It’s no cure, but it could mark a significant victory in the fight against HIV. A 17-member advisory panel for the Food and Drug Administration has endorsed an over-the-counter HIV test that would allow consumers to test themselves for the AIDS-causing virus in the privacy of their own homes in just 20 minutes. While the test is not perfect, the advisory panel has deemed that the benefits of regular in-home testing outweigh potential risks, and have recommended the FDA approve the test for over-the-counter sales.

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My Comment:
This will be in high demand product.

Does Sugar Make You Stupid?

Does Sugar Make You Stupid? Study Suggests It Sabotages Learning And Memory -- Daily Mail

* Fructose is commonly added to processed foods such as soft drinks
* It was found to hamper memory and slow brain activity

Too much sugar could be making you stupid, according to researchers.

The suggestion follows tests in the laboratory comparing high-fructose corn syrup, which is six times sweeter than cane sugar and a common ingredient in processed foods, with omega-3 fatty acids, known to aid memory and learning.

In an experiment on rats, one group had a sugary diet for six weeks and another was fed healthily.

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My Comment: I will stick with the caffeine drinks to boost my learning and memory.

Monday, May 14, 2012

Fiction May One Day Become Reality

Pentagon: That Fictional Drone From That Unreleased Video Game Sure Looks Cool -- Popular Science

Art imitates life they say, and every now and then life imitates art. Which is only slightly terrifying when the art being imitated is a Call of Duty title and the real-world entity doing the imitating is the Pentagon. A fictional drone from a video game that hasn’t even been released yet has inspired a DoD office to consider pursuing the same drone in real life, Brookings Institute 21st Century Defense Initiative director and all-around drones guru Peter Singer tells Innovation News Daily.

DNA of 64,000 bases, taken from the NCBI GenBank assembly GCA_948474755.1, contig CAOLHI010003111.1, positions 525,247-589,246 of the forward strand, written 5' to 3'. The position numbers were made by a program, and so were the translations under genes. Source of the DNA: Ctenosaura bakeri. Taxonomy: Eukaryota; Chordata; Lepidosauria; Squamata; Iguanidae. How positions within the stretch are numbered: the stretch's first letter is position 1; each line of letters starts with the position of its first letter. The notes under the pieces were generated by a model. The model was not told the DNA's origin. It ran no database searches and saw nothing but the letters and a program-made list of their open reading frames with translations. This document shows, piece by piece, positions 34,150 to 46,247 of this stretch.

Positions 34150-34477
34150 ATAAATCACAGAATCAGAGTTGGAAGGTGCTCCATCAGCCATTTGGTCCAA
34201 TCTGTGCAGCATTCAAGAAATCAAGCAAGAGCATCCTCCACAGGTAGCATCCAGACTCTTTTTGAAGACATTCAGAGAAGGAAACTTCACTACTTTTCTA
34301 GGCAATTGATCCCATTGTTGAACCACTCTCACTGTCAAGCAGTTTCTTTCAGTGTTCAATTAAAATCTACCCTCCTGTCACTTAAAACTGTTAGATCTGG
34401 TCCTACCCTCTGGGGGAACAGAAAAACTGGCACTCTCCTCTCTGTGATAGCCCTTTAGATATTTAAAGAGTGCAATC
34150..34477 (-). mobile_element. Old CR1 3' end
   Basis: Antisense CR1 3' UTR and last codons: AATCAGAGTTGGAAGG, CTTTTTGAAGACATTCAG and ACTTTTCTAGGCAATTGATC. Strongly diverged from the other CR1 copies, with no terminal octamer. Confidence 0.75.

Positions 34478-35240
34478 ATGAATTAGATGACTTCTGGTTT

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My Comment: After watching this video, I had only one question. When are the soldiers in the field going to get this tech.

Global Food Shortages And Higher Prices Around The Corner

Expert Warns Of Global Food Shortages And Higher Prices -- Sydney Morning Herald

AS MUCH food is wasted in developed countries as is produced in sub-Saharan Africa.

This ''eye-popping'' statistic highlights one of the big changes urgently required to meet the challenge of feeding 9 billion people by 2050, a visiting expert in agriculture and economics has said.

Chris Barrett, of Cornell University, warns there is ''dangerous complacency'' about global food security. Professor Barrett, who will give a public lecture on Wednesday night at the University of Sydney, said that demand for food is about to rise significantly, particularly as a result of population growth in developing countries, rises in income and the migration of people to towns and cities.

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My Comment: The focus has always been on oil and resource conflicts .... and the geopolitics that it spawns. The coming food and water shortages in the developing world is something that we in the West are not accustomed to .... but I suspect will have to get use to as refugee numbers start to swell from these areas.

A Review Of The Porsche Cayman R

Porsche Cayman R. Photo by Basem Wasef/Wired

No, Officer, I Don't Know How Fast I Was Going: A Review Of The Porsche Cayman R -- Wired

n this unprecedented age of obscene horsepower and affordable performance, the Porsche Cayman R is the Jenyne Butterfly of the sports car world.

Who is Jenyne Butterfly? Look her up, preferably not at work.

Ms. Butterfly’s sinewy muscles are cut on gracile bone, and articulate her long limbs with purposeful flexibility. She’s graced with the sort of physique you’d associate with an Olympic swimmer or an extreme yogi. She also possesses a preternatural ability to fling herself across a pole with fluid undulations that appear to disobey the laws of physics.

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My Comment: A car clearly built for speed.

China Pushes To Have Supercomputers

China's Tianhe-1A is the second most powerful supercomputer in the world. Photo: Nvidia

Intel Feeds China’s Supercomputers With New Xeon Chip -- Wired Enterprise

China took the world by surprise last year when it unveiled a previously unknown supercomputer called the Sunway BlueLight MPP. It’s one of the world’s top supercomputers and here’s the kicker: It uses ShenWei SW-3 microprocessors that are made in China.

Now, Intel has introduced a new Xeon chip that could provide Chinese companies with an incentive to stick with Intel, already the top provider of microprocessors to supercomputers worldwide. The chip, called the E5-4600, essentially fuses four Xeon chips and as many as 32 processor cores into one package that is more efficient at shipping around data between various parts of the computer.